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SQL Server: Choosing the Right Disaster Recovery and High Availability

March 16, 2015

SQL Server: Choosing the Right Disaster Recovery and High Availability

There’s no shortage of options in SQL Server for meeting the high availability (HA) and disaster recovery (DR) requirements of your application portfolio, particularly with the release of SQL Server 2014. But how do you determine the right HA and DR solutions, especially if you’re moving mission-critical applications to the cloud? While the version and edition of SQL Server you employ will play an important role simply by virtue of the features available, there are also some key considerations to keep in mind.

Business Requirements

First and foremost, your business requirements should drive your choice of HA and DR solutions. HA should be determined by the SLAs associated with your system. DR is usually driven by measurable characteristics such as recovery time objective (RTO) and recovery point objective (RPO).

  • Recovery Time Objective (RTO) is the amount of time your application can be unavailable before it starts to impact your business operations. The shorter the downtime window, the more robust the solution needs to be. Solutions that depend on manual intervention, such as database mirroring, will have longer recovery times than automatic solutions. On the other end of the spectrum, high availability clustering can automatically complete a failover and restore operations quickly, allowing you to meet a recovery time objective of less than a minute.
  • Recovery Point Objective (RPO) is the age of the data when service is restored and the amount of data loss that can be tolerated in the event of a failure. Depending on the solution and the time required to restore operations, there could be loss of data. If you are using log shipping, for example, you could lose any transactions that have not yet been shipped when the failure occurs. With clustering, the SQL Server services need to stop on one server and start on the other when the servers failover. Transactions attempted in that brief period could be lost, which means SQL Server will need to redo or undo any transactions that did not complete when the failover occurred. The recovery point for clustering will be much better than that with log shipping.

Regulatory requirements for data retention and availability, such as Sarbanes-Oxley, Gramm-Leach-Bliley and HIPAA, also fall under the category of business requirements.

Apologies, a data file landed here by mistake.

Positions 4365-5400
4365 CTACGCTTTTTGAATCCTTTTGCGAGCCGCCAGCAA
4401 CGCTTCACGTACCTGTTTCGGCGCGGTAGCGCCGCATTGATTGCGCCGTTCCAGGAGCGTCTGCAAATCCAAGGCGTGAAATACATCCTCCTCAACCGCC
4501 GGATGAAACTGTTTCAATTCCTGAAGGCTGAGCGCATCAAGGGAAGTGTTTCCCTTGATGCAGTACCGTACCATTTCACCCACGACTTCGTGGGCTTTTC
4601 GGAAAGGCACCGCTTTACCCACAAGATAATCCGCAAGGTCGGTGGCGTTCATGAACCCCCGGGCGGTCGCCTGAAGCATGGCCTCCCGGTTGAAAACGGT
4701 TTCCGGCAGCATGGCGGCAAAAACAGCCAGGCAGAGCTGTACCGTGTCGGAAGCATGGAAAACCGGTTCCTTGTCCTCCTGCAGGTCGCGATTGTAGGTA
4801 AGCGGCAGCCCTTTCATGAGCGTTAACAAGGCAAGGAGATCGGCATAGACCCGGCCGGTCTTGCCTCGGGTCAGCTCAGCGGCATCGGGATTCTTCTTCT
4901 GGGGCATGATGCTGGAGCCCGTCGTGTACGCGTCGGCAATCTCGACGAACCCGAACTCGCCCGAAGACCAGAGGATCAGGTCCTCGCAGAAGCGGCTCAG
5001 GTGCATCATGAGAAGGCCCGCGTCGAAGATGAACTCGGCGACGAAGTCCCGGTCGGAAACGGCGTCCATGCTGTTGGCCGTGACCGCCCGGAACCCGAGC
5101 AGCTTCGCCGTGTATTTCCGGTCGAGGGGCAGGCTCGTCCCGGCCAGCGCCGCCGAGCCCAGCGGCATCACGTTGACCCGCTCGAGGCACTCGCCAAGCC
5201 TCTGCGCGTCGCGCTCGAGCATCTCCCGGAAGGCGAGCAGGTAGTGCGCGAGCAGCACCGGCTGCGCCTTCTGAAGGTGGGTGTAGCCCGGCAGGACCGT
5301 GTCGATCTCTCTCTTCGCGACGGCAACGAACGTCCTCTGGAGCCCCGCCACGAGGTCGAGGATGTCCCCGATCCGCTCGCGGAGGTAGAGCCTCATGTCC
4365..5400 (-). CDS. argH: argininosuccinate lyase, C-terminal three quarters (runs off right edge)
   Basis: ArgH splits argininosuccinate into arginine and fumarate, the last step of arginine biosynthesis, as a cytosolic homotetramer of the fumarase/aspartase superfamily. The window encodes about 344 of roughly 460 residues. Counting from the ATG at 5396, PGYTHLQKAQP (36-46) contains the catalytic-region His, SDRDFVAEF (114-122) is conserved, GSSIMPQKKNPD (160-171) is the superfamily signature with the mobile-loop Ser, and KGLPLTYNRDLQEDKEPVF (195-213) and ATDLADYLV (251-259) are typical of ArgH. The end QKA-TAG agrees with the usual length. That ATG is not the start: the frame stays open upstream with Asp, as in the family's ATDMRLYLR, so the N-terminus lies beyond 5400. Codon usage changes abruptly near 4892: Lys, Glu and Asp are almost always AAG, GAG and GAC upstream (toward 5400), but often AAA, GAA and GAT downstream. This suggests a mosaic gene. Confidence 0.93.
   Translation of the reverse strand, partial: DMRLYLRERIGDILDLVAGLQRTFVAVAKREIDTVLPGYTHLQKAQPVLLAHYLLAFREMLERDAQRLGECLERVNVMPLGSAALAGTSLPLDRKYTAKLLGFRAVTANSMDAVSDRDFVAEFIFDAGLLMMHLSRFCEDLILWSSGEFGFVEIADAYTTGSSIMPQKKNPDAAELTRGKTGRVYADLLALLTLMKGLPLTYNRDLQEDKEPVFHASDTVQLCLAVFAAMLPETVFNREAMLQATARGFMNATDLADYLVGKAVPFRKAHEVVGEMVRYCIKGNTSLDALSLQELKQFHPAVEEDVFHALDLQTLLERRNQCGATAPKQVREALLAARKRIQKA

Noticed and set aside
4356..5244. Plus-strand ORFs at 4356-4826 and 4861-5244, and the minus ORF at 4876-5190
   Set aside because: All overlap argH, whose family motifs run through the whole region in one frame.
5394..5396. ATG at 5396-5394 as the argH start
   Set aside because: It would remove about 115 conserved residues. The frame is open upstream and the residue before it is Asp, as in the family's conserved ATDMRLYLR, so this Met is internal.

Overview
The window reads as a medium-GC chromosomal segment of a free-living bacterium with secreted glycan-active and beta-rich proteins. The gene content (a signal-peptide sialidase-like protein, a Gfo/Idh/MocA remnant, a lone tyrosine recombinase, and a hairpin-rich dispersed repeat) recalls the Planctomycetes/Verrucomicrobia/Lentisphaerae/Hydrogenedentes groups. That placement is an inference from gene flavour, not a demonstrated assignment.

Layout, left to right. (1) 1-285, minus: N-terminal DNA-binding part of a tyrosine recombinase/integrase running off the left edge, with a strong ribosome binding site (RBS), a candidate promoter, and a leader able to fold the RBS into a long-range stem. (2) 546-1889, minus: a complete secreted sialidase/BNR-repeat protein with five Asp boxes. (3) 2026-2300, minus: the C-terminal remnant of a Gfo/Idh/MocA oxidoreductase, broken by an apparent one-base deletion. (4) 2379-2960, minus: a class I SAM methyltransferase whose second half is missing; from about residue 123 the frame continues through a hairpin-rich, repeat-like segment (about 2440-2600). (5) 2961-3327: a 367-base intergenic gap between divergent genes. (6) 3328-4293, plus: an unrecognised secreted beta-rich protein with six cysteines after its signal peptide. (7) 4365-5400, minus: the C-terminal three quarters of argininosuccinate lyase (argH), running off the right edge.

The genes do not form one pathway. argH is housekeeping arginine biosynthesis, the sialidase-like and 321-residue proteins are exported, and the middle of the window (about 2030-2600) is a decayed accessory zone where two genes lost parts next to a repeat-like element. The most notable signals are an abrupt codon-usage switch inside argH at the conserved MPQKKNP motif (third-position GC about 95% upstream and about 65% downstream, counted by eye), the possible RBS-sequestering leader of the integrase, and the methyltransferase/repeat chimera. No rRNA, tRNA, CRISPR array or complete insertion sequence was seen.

Environment Complexity

Look at the complexity of your environment. The more databases you have to protect, the more you have to set up and manage. With solutions such as Availability Groups (AGs), database mirroring, replication or log shipping, each database that is replicated requires additional SQL Server processes to manage data movement to the other server. System databases are not protected with these options, so SQL logins and SQL Agent jobs need to be manually maintained in multiple places. All databases in the instance are protected with failover clustering. However, you would need shared storage for this solution. That’s not natively available between an on-premise and cloud server. All add overhead to SQL Server.


Consider the cost implications. For example, if you go with AGs, you will need to purchase the Enterprise edition of SQL Server. That entails a bigger investment than required for the Standard edition. (You can find information about the various SQL Server editions and licensing costs on the Microsoft site.)

You will also need to consider the cost of the cloud-based service you are implementing, as well for any additional bandwidth required for replicating data between your on-premise and cloud servers.

Consultants and Resources

There are numerous resources available from Microsoft, as well as other companies, to help guide you in choosing the HA and DR solutions best suited for your organization.  If you lack SQL Server expertise within your company, you may also want to consider consulting a third-party service provider that specializes in SQL Server.


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